But i will defintely will not vote for at least one Indy Candidate . Monadel Herzalleh is one of the SEIU International guys working to destroy the New National Union of Health Care Workers . The election concerning who will represent tens of Thousands of Kaiser workers is one of the most important in Labor history . Monadel Herzalleh is on the wrong side of this historic battle . The Indy Slate screwed up badly in signing up Herzalleh .
Media democracy and Union democracy go hand in hand . Hopefully both the Concerned Listeners and the SEIU Tops will go down in flames soon .
PS Aaron Glantz knows that what he wrote is bullshit . But he obviously doesn't give a shit about the truth .
by Daniel Borgström
Friday Sep 17th, 2010 10:51 PM

Dear Aaron Glantz

As a professional journalist, you might take a closer look at the people you're endorsing. Consider the Nadra Foster incident, or the $375,000 check that got left in the drawer. Those are symptoms of very UNPROFESSIONAL management.

Another symptom. Consider the board meeting on March 7th, when the former chair from the slate you're endorsing advanced on the new chair in a threatening manner, shouting at her, clearly an attempt at physical intimidation. I was there and wrote an account. But you don't have to take my word for it. There's an audio, and also a video. And you might interview the chair, ask her about the experience.

It was quite a day. Less than 2 hours later at that same meeting, another luminary from that same illustrious group tried to pick a fist fight. That too is on video. All of that was in front of about 40 people, myself included.

I've been attending KPFA's LSB meetings as a listener-member for five years, and while the CL/saveKPFA's actions on that day went beyond their norm, what I typically have seen is serial filibustering, an endless use of parliamentary tactics to waste time and render the board dysfunctional.

The CL/saveKPFA people have a sorry record. But my real problem isn't just with their bad manners--it's that they front for a small clique of station staff & management who have run KPFA into the ground. The CL/mgmt handling of station finances has brought KPFA to the brink of collapse.

But here again, you don't have to take my word on this. Just go around and ask a few questions. Then, see if you still care to endorse them, or even call them "professionals."

Daniel Borgström

by repost
Saturday Sep 18th, 2010 1:05 AM
There are two meaning of the word "professional" One is to do a good, thorough, skilled job at what one is trying to accomplish. No one is arguing that that kind of professionalism is good. The other is to create an elite who are accorded special privileges by the society they set themselves apart from. That has not helped journalism to thrive. The use of the word professional to drive a wedge between those who try to make a livelihood in communication and those who are simply expressing their human right to make their voice heard, is pernicious.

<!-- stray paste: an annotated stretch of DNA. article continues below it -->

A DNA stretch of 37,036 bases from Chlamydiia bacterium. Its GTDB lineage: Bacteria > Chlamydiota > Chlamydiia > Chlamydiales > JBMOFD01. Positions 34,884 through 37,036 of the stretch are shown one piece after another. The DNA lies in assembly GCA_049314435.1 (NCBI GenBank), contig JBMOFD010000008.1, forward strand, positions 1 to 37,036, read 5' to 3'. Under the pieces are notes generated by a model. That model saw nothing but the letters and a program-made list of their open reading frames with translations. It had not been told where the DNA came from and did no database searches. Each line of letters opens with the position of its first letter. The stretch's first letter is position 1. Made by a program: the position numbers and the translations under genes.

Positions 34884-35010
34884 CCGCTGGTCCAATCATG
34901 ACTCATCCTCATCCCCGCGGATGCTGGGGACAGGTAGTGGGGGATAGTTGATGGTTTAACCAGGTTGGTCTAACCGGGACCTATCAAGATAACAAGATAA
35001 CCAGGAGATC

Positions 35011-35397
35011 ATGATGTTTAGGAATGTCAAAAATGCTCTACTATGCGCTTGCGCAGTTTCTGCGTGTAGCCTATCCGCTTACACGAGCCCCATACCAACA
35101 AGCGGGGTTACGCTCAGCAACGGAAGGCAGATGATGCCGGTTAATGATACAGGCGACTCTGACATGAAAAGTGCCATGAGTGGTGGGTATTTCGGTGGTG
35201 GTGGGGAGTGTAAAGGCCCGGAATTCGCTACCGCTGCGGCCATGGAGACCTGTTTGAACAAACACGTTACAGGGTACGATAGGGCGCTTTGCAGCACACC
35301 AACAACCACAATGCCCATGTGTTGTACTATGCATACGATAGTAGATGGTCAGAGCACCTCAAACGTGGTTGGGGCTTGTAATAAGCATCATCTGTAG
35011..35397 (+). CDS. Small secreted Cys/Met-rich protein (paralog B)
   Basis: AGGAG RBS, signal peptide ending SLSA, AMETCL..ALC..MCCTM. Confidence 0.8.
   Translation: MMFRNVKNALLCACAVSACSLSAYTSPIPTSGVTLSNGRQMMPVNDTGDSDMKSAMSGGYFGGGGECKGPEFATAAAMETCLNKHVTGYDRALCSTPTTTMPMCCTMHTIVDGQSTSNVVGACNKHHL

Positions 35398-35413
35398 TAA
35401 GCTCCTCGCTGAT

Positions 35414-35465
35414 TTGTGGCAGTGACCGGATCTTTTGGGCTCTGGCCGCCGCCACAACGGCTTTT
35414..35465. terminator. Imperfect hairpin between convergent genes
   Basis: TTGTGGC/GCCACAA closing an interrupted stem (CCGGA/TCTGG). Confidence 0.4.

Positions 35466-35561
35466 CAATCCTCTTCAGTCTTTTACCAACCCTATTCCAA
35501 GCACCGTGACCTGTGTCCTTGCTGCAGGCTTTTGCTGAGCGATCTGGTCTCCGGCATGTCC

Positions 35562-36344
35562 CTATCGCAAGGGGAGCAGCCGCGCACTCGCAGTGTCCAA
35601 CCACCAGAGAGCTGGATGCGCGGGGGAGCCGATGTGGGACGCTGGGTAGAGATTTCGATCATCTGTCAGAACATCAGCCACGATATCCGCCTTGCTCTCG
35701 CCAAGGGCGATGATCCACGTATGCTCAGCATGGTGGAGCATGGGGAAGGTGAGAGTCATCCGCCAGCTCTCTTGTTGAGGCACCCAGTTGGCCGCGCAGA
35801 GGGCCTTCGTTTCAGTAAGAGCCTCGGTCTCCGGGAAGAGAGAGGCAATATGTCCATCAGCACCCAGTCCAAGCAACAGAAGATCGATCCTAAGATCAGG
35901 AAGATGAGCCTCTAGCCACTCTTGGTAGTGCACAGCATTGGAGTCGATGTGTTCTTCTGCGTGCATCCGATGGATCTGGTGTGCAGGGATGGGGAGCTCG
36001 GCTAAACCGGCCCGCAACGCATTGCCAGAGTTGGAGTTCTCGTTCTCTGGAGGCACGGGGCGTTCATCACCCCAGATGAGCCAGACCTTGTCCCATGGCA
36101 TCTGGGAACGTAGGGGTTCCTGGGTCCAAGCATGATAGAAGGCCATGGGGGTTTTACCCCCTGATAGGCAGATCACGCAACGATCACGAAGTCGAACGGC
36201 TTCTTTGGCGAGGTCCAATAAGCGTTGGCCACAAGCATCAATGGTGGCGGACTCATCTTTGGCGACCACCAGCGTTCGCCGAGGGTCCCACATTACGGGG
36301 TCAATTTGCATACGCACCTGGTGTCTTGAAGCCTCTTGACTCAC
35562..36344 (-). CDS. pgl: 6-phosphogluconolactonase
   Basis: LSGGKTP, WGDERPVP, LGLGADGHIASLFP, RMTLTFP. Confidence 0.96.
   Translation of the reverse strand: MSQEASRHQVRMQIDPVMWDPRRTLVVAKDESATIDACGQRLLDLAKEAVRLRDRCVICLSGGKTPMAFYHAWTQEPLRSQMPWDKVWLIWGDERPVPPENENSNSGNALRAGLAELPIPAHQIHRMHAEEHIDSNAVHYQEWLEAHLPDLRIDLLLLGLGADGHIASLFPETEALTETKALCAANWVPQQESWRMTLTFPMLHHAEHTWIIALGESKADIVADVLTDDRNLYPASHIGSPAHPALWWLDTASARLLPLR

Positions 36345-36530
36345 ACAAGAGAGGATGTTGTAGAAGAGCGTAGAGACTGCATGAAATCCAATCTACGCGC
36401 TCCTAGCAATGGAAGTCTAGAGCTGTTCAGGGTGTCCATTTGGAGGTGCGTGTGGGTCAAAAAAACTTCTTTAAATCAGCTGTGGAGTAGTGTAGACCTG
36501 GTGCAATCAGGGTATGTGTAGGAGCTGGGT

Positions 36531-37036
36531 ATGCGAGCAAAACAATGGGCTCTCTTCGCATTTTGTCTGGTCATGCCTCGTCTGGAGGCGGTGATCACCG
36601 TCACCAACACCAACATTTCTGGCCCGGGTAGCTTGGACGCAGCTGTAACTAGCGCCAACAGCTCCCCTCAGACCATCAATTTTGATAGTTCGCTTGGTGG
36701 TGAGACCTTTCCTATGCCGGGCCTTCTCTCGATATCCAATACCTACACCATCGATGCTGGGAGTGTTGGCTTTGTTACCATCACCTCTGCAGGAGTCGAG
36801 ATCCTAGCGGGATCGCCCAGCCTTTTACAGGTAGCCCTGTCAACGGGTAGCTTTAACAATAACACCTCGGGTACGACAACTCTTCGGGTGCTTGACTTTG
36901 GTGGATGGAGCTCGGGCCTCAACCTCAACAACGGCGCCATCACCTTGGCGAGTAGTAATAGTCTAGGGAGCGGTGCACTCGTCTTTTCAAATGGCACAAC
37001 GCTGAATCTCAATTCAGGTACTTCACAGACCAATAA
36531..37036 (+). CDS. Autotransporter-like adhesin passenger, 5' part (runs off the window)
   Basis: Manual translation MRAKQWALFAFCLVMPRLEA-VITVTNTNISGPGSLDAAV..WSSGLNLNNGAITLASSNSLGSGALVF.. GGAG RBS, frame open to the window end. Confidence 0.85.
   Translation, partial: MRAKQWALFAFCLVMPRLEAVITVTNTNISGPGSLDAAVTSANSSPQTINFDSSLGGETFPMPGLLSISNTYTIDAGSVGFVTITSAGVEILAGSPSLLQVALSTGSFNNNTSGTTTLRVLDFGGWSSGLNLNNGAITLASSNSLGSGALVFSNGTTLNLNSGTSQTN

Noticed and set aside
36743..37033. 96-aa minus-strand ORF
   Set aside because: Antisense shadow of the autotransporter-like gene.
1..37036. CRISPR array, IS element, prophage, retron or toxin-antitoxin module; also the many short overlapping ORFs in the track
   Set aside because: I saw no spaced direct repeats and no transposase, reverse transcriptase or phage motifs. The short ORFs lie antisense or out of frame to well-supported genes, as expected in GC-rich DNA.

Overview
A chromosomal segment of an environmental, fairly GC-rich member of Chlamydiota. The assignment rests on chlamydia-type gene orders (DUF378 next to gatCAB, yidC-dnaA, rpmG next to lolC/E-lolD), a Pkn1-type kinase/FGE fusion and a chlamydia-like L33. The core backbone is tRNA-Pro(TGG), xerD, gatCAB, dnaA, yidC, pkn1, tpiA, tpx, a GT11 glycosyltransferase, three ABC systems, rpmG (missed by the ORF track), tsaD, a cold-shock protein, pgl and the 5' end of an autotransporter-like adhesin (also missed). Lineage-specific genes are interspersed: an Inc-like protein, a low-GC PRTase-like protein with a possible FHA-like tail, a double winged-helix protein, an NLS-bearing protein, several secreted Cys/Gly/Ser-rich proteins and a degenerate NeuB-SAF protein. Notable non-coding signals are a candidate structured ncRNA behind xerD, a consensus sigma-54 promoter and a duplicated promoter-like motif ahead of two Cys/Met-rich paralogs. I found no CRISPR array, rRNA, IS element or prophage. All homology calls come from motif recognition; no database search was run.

KPFA is too full of the latter - as is much of public media.

From medi-ocracy - and Chicago Media Action

Elite Governance or Community Control of Public Media - Which Will It Be?

Based upon comments delivered on June 24, 2010 at the U.S. Social Forum workshop, “Control of Public Media as a Social Justice Issue: Lessons from the U.S. and Latin America”. (Published at

We must first understand that the U.S. public media system has been purposefully and severely handicapped by the professional culture of journalism, and by corporate and government powers, and philanthropies, from the beginning. Only with this knowledge can we discover that the primary solution to this problem is not simply more money and technology for public media but rather the direct, democratic, community control of public media. Only with this knowledge can we take action to create a public media system that enables marginalized groups to speak to themselves and to wider audiences.

The ideal public service media system would be nonprofit, noncommercial, accountable and independent, available on multiple platforms, and require ubiquitous broadband and internet freedom. It would include public, educational and government access, community and low power radio, other community media centers, and community print and text, and have public and community media working together in new ways. Those who have historically subjugated U.S. public media have something else planned for us however.